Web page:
Wednesday, 19 October 2011

Fireman Sam and Fireman Paddy get down to the business of fighting fires

Some people are great gardeners.  They only have to look at a plant to have it flourishing and bearing much fruit in no time at all.  I, on the other hand, am not like that.  I am pretty much bad news for any plant under my care. Last year, when I decided to grow carrots in order to feed my family some healthy, organic fare, the best I could do was a few sorry and somewhat rude-looking specimens (I later sold these on the local auction site as aphrodisiacs due to their somewhat raunchy shapes, but that is another story).

However, one plant I can grow without seemingly trying at all, is gorse.  That prickly, ineradicable weed seems to blossom all over our property without a care in the world.  No amount of poisons, bush-cutters or the earnest attentions of the Sweetpea seem to do it any harm at all; in fact, it rather seems to thrive on negative attention (some children are like this too).

The result of this is an extremely steep section, almost straight down, sparsely covered with a sprinkling of grass and a dense, luxurious Amazon-forest like expanse of gorse.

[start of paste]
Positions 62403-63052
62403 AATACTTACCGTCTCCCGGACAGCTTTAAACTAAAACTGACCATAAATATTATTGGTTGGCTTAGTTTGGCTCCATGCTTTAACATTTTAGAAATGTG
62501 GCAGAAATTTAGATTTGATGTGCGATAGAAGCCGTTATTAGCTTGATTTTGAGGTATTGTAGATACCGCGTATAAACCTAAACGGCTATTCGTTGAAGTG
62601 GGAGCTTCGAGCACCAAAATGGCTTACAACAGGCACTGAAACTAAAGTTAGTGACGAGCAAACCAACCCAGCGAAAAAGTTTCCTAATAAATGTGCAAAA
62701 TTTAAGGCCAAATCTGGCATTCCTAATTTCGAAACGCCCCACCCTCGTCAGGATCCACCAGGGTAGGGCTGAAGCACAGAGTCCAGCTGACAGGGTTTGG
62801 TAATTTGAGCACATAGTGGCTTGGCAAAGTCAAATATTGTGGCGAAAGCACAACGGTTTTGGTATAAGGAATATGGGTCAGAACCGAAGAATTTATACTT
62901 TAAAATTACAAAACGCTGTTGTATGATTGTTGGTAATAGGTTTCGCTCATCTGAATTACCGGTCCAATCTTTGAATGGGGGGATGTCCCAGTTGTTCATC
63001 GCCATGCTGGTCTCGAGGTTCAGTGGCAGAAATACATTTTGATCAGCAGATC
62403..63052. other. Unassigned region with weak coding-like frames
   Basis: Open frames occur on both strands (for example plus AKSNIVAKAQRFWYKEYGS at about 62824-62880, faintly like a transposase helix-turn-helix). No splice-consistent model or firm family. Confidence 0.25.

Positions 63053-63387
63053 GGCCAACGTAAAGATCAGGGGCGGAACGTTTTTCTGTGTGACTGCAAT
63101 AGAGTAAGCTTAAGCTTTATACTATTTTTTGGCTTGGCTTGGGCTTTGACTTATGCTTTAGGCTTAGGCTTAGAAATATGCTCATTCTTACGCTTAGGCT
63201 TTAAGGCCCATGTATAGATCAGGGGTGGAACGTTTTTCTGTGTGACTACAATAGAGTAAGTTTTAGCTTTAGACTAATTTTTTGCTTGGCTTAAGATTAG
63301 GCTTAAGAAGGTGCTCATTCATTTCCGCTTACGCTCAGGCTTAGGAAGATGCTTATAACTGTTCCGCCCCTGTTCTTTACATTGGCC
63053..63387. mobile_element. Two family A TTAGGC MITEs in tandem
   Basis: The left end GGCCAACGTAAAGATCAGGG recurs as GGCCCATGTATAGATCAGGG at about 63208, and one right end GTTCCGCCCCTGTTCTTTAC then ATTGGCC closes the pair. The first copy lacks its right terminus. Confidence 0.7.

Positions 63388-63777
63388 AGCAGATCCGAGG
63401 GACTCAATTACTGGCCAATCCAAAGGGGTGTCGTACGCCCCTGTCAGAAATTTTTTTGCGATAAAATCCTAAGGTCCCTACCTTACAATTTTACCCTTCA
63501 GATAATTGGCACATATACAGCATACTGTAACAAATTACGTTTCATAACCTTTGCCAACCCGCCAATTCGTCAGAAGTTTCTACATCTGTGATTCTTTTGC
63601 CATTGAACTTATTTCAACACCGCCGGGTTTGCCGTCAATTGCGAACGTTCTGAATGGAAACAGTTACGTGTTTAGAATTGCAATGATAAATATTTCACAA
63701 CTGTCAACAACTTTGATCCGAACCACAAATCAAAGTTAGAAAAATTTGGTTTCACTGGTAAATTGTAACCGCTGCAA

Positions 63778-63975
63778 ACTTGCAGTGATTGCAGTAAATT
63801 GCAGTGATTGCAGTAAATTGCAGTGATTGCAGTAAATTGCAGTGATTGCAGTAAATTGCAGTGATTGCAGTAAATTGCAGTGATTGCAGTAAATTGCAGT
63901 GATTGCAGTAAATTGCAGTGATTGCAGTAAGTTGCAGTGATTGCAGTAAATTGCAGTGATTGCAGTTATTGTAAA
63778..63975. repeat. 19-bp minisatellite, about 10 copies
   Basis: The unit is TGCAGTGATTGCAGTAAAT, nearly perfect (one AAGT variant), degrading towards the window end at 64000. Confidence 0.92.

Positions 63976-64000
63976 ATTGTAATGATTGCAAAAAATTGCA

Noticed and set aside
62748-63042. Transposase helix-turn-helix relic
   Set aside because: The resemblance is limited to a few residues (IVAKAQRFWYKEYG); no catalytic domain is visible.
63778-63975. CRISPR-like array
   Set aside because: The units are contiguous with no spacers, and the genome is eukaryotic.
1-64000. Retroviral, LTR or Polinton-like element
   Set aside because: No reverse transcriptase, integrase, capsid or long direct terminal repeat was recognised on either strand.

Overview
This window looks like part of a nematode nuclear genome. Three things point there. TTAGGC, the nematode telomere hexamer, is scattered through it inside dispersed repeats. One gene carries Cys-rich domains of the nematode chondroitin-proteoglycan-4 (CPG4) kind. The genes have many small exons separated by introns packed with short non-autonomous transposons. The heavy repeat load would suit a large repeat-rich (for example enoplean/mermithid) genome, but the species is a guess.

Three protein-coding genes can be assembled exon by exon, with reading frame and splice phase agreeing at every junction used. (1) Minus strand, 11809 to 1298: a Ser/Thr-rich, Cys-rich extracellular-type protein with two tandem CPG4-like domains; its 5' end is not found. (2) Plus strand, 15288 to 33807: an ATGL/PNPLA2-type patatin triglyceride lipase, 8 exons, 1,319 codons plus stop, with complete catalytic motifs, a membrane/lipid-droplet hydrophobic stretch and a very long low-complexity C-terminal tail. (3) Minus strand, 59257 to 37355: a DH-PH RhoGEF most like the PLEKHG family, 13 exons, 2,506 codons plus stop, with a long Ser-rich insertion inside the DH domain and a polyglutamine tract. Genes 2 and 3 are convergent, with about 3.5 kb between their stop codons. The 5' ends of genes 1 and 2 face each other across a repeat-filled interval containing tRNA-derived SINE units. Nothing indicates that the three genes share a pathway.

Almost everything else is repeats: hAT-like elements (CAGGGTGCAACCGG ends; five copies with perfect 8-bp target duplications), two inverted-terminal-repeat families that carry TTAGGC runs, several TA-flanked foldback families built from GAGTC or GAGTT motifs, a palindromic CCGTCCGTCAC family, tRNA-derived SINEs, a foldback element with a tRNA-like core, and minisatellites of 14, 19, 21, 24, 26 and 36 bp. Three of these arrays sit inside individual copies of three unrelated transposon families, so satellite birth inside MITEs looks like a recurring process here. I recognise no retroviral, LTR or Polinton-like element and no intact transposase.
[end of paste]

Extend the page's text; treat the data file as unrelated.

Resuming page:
It was in this expanse of sharp-tipped, evil plant that Firemen Sam and Paddy discovered Something that needed Rescuing.  I was never privileged to know what that Something was, but suffice it to say that the rescue was performed at great speed and I only got to see the last part of the operation.  Fireman Sam took advantage of my attention being momentarily distracted by getting his baby sister out of the car.  He ran into the garage, grabbed his tricycle, and, while humming the theme tune to Fireman Sam, launched the trike over the edge of the driveway and down the not only incredibly steep hill, but the incredibly steep, gorse-infested hill.  He got a surprisingly long way down the hill before running aground in an especially stubborn gorse bush, and like Pooh Bear before him, discovered that gorse is not a particularly friendly plant.

That was all very well, but now I had a small and very forlorn fireman stuck in a gorse bush, halfway down a very steep hill, and no one to do the rescuing but me (his brother fireman had very sensibly not followed his brother's example and had stayed at the top of the hill).  The result of all this is that the "Hero next door" became none other than yours truly, who had to clamber down the steep hill through the jungle of gorse bushes not once, but twice (the first time to rescue the fireman, and the second time to rescue the bike, whilst also coincidentally carrying the baby sister who refused to be left alone at the top of the hill a second time around).  Like Pooh, I too discovered that gorse prickles in one's butt are not as exciting as one might think.

The Sweetpea insists that I add a post-script to this tale:  he asserts that he is in full control of the gorse infestation, lest "people out there think I am an incompetent husband".  In truth, since this incident, his slash and poison technique has worked wonders for the gorse and we are starting to reap the results of his hard work.  At last - Sweetpea: One; Gorse: Nil (so far).

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